SEOUL, July 31 (Xinhua) — South Korea expects to stand out as one of the Asian sports powerhouses at the Beijing Games opening next week, officials and experts predicted here on Thursday. South Korea's traditional stronghold lies in archery and taekwondo, and is eyeing a first-ever gold in swimming at Beijing Olympics, proving its upgrading.
South Korea plans to send over 260 athletes to the Games that begin on August 8. Finishing fourth and winning a dozen golds in the 1988 Seoul Games, the country has almost consistently made it into the final top-ten rankings in medal counts in the last 24 years and seeks a similar feat in Beijing.
With archery accounting for three of nine golds South Korea won in Athens four years ago, officials say the sport is likely to remain for the country a "crop of gold" as South Koreans like to call it.
"Our archers are in their best form yet and think they can get their hands on two to three gold medals out of four available in the Olympics," said Ban Mi-hye, a Korea Archery Association official.
Athens gold medalist Park Sung-hyun and 12-arrow world record holder Yoon Ok-hee will lead South Korean women's squad while male archers, including Im Dong-hyun and Lee Chang-hwan, will try to head off China's rising presence in the sport.
"China will be on us in every game. Archery is no different," Ban said, adding that even though China has made consistent effortsto narrow the gap in archery, South Korea's advantage will remain firm.
Taekwondo, a martial art originating in Korea that became part of the Games in the 2000 Sydney Olympics, is another field in South Korea's favor.
But the number of golds South Korea has clinched over the decade has continuously dwindled — three in Sydney and two in Athens — and experts say even a small mistake in a match can cost South Korean athletes a gold.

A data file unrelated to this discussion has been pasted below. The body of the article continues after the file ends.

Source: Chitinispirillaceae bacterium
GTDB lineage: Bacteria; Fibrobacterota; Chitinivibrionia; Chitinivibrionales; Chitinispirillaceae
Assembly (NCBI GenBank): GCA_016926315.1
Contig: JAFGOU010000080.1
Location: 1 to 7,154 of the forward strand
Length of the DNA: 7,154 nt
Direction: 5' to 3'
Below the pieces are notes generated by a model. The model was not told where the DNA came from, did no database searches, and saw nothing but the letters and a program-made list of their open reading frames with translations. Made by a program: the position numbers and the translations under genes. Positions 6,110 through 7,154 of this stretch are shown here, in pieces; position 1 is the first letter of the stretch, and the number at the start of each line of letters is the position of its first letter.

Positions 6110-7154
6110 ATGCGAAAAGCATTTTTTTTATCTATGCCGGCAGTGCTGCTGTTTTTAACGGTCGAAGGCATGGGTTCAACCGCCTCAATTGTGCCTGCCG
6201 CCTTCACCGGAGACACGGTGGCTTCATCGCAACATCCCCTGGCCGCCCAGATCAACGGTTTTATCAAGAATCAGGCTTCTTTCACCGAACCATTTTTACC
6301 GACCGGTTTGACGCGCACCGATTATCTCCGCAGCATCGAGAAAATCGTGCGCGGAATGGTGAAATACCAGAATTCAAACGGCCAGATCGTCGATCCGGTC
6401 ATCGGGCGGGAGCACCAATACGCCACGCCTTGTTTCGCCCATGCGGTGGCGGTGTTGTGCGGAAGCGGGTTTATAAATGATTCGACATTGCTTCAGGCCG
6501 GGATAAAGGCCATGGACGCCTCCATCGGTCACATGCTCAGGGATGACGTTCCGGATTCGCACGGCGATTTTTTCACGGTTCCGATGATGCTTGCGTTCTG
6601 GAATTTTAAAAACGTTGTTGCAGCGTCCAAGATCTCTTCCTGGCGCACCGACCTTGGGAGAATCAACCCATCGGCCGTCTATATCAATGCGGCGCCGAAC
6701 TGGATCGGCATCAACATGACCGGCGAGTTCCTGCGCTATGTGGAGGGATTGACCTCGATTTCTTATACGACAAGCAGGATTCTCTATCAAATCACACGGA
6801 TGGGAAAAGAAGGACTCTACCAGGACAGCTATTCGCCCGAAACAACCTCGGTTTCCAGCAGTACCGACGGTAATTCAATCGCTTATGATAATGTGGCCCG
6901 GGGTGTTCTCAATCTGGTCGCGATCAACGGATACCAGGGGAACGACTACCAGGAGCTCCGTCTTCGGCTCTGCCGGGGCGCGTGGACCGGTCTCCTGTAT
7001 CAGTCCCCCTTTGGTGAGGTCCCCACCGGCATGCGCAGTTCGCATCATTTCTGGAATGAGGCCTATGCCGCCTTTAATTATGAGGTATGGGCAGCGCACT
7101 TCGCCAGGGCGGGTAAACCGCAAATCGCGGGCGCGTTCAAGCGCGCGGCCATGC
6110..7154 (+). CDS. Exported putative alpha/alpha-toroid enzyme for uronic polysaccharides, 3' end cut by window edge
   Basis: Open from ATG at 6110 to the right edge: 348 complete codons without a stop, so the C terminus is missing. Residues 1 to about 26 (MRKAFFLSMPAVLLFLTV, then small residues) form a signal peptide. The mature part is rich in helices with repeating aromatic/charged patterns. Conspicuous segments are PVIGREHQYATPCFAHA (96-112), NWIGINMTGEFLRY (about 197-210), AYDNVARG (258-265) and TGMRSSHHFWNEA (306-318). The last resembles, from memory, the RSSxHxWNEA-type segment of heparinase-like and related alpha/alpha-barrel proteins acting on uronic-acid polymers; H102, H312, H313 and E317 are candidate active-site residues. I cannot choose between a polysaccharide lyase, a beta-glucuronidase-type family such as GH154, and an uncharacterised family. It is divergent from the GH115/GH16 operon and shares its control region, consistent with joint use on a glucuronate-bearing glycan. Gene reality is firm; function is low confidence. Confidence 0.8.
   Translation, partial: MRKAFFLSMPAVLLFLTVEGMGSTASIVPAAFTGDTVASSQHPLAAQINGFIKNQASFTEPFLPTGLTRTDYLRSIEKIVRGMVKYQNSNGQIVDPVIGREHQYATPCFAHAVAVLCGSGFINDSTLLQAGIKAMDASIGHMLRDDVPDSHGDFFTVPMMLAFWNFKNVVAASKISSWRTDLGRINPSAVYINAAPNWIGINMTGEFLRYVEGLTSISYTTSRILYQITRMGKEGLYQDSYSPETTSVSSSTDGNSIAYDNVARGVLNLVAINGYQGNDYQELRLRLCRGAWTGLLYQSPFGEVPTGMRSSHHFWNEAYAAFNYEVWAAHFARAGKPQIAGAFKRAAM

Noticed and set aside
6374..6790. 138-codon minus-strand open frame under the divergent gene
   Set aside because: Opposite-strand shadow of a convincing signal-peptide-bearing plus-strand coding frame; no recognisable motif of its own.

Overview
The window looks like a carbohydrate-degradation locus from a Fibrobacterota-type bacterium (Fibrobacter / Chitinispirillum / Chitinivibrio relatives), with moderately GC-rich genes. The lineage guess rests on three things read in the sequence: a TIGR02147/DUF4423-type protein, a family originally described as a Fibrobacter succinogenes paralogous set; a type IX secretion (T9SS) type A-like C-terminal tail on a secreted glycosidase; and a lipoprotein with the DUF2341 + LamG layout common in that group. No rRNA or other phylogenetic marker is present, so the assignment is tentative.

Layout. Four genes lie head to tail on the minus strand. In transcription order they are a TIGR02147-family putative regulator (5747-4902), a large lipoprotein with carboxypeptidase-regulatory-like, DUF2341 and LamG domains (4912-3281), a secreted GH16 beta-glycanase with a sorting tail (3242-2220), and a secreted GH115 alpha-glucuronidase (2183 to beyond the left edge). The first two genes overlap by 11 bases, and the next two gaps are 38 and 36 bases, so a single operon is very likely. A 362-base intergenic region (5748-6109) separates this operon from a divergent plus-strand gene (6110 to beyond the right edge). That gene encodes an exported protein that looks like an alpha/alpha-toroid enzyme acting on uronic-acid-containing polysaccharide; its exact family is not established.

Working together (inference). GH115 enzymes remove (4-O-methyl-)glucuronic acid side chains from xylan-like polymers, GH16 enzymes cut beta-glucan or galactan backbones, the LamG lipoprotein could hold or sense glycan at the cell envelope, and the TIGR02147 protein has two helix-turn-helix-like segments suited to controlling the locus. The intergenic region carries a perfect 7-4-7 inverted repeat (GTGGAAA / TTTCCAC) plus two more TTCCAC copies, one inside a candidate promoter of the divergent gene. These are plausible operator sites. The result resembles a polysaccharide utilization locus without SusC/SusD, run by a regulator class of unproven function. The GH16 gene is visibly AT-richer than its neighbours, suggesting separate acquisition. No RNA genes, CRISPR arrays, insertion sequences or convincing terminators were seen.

Still expecting South Korea will harvest at least two golds in taekwondo, which offers eight, Jeon said host China and Africa's Mali will most likely threaten the South Korean squad while women's two-time world champion Hwang Kyung-seon represents South Korea's best medal hope.
Two South Koreans stand out as heavy favorites in other sports are teenage swimmer Park Tae-hwan and woman weightlifter Jang Mi-ran.
Specialists have long argued the 19-year-old Park will make history in Beijing by becoming the first to bring South Korea a swimming gold at Olympics, a prediction supported by the fact U.S. champion Michael Phelps has decided to forgo the men's 400-meter freestyle, where Park holds an Asian record.
Jang, the 25-year-old world record holder in the women's 75-kilogram, is also enjoying a brighter prospect of a gold in Beijing.
Other sports in which South Korea looks forward to winning golds include judo, shooting, wrestling, badminton, gymnastics, handball, table tennis, boxing, hockey and fencing, according to the Korean Sports Council.